Gillett Coon Supper

In Arkansas, one of the most acknowledged, anticipated, and attended wild game dinners is the annual Gillett Coon Supper held on the second weekend of January, with proceeds providing scholarships to Gillett (Arkansas County) area graduating high school seniors. The Gillett Coon Supper has also become a veritable rite of passage for people seeking election to political office.

Hunters in Gillett, named in honor of railroad president Francis M. Gillett, at first gathered to share successful hunts, in this case raccoon, with friends and neighbors in a social gathering, which then escalated to an organized fundraising event for the Gillett High School Wolves football program. Recognizing the need for the community to have an avenue to deal with community ills and issues, this rural, agricultural community organized the Gillett Farmer’s and Businessmen’s Club (GFBC) in 1947, a non-profit group. The club’s premier event became the sponsoring of the raccoon supper. Since 1947, the club has sponsored the annual raccoon supper, which soon grew in size and began attracting people from across the state: nearly 1,200 people each year descend upon the high school gym for an evening meal and socializing—this in a town that had a population of 819 in 2000. Patrons from across the state and even outside the state attend the sold-out fundraiser. The presence of politicians appears to be the main attraction, with the Gillett Coon Supper growing into one of the biggest unofficial political events of the state. Candidates are not allowed to make speeches, but incumbents are. Marion Berry of Gillett, representing Arkansas’s First Congressional District in the U.S. House of Representatives, partook in the annual supper long before he ever entered the political arena.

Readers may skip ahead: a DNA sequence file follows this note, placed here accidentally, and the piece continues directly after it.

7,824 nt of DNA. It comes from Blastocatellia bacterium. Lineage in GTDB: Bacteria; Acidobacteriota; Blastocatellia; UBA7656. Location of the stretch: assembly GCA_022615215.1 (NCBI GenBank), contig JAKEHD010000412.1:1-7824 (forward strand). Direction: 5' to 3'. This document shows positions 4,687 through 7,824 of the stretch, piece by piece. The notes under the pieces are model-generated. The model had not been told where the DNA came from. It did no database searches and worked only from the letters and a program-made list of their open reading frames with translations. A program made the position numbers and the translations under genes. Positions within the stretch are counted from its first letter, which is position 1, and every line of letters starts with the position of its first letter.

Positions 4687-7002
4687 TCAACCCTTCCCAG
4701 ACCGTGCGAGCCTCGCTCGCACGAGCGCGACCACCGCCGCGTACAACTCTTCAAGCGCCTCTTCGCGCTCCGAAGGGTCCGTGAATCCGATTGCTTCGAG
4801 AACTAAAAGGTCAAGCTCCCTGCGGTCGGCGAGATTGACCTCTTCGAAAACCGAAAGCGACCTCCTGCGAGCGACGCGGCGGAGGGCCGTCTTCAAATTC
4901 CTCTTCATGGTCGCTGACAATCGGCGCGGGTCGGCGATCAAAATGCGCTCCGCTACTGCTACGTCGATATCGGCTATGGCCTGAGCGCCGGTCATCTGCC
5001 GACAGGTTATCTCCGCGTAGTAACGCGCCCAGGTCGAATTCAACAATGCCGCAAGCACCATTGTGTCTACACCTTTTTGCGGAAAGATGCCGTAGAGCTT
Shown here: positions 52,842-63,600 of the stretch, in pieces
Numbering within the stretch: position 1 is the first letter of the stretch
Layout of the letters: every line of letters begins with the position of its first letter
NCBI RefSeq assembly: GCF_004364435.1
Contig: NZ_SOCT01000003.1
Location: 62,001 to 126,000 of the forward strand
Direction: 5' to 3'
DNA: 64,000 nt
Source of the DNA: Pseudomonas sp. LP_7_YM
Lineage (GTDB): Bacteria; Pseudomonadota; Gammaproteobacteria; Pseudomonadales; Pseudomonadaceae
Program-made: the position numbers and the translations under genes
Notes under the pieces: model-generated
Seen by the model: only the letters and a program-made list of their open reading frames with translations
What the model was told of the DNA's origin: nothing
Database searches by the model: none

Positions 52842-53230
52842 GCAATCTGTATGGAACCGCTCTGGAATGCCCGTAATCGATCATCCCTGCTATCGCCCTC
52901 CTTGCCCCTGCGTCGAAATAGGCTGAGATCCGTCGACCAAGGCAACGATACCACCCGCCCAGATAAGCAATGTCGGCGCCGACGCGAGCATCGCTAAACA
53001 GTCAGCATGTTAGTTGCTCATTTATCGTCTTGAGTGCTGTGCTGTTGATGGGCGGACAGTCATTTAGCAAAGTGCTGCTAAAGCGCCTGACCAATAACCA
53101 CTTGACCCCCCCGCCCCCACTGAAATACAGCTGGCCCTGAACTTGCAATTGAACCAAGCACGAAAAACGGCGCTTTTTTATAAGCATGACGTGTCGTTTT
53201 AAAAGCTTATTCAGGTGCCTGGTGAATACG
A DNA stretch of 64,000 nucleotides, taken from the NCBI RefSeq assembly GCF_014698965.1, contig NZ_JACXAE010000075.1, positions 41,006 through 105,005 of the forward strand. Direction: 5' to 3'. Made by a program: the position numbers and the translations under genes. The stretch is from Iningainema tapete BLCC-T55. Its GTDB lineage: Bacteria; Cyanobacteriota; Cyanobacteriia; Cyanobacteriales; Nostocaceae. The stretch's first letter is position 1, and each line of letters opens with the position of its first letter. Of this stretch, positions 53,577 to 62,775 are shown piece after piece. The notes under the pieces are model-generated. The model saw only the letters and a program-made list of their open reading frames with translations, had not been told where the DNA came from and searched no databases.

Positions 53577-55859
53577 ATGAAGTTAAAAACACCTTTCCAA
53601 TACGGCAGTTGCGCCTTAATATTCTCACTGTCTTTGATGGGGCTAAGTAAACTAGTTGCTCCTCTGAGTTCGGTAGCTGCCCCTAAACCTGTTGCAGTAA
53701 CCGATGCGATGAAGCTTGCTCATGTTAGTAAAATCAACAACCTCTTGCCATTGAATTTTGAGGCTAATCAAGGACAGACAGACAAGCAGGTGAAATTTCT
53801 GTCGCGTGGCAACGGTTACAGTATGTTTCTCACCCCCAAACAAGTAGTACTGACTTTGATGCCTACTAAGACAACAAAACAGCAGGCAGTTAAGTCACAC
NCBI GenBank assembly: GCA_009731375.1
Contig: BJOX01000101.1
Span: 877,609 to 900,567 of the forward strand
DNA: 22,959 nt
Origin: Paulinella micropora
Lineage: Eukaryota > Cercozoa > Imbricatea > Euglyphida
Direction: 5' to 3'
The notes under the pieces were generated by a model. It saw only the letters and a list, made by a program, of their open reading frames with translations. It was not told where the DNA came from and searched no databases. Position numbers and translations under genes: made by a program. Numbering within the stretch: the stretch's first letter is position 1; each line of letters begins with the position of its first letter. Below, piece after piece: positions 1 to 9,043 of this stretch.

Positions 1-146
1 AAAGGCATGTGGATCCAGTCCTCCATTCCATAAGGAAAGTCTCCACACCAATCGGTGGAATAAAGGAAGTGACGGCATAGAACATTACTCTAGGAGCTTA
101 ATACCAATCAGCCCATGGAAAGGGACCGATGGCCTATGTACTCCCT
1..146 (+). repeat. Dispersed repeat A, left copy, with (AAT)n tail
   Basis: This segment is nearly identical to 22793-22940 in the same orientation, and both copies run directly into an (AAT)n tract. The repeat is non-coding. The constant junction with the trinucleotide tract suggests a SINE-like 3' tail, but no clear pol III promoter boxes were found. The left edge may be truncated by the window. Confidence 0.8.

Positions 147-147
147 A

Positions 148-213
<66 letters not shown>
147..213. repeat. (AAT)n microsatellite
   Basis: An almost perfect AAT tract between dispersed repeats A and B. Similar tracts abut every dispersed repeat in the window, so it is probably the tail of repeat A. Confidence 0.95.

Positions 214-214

The Advanced Placement English class at Gillett High School documented the January 1986 Gillett Coon Supper in a book, Welcome to Gillett: Home of Friendly People and the Coon Supper, complete with photos, an oral history by James Carrol Place (emcee for more than forty years), and newspaper stories. At that, the forty-third Gillett Coon Supper, more than 2,000 pounds of barbequed raccoon were consumed. The women of the community provided ten bushels of sweet potatoes, 100 pounds of barbeque rice, fourteen hams (for those who do not eat raccoon), 2,000 rolls, and assorted cakes. Gillett high school boys provided the set up and take down.

By 2003, with Gillett High School enrollment at 121, the school reorganized and consolidated with the DeWitt School Board. In 2005, Gillett High School was the smallest public high school in the state. On June 30, 2009, Gillett High School closed its doors for good. The previous month, the school board voted to close the high school along with Gillett Middle School and Humphrey Elementary School, with students being transferred to DeWitt (Arkansas County) in the fall of 2009. The question of continuing the supper was held in the balance as the high school gym was the only town facility large enough to accommodate the supper. The DeWitt School District approved allowing the GFBC to continue to use the gym for the annual event. Money raised still goes toward scholarships for students who live in the original Gillett School District.

For additional information:
“An Evening of Coon, ‘Taters’ and Tall Tales.” Arkansas Democrat Magazine. February 19, 1967, p. 6–7.

Hyland, Brock. “Hobnobbing at the 80th Annual Gillett Coon Supper.” Arkansas Times, January 28, 2024. (accessed January 29, 2024).

Steed, Stephen. “Critter Annual Star, but Beef, Pig at Meal.” Arkansas Democrat-Gazette, January 13, 2018, pp. 1A, 8A. Online at (accessed January 29, 2024).

Upshaw, Amy. “Organizers Get Gym OK; Coon Supper to Continue.” Arkansas Democrat-Gazette. June 3, 2009, pp. 1A, 8A. Online at (accessed January 29, 2024).

John Spurgeon
Bella Vista, Arkansas


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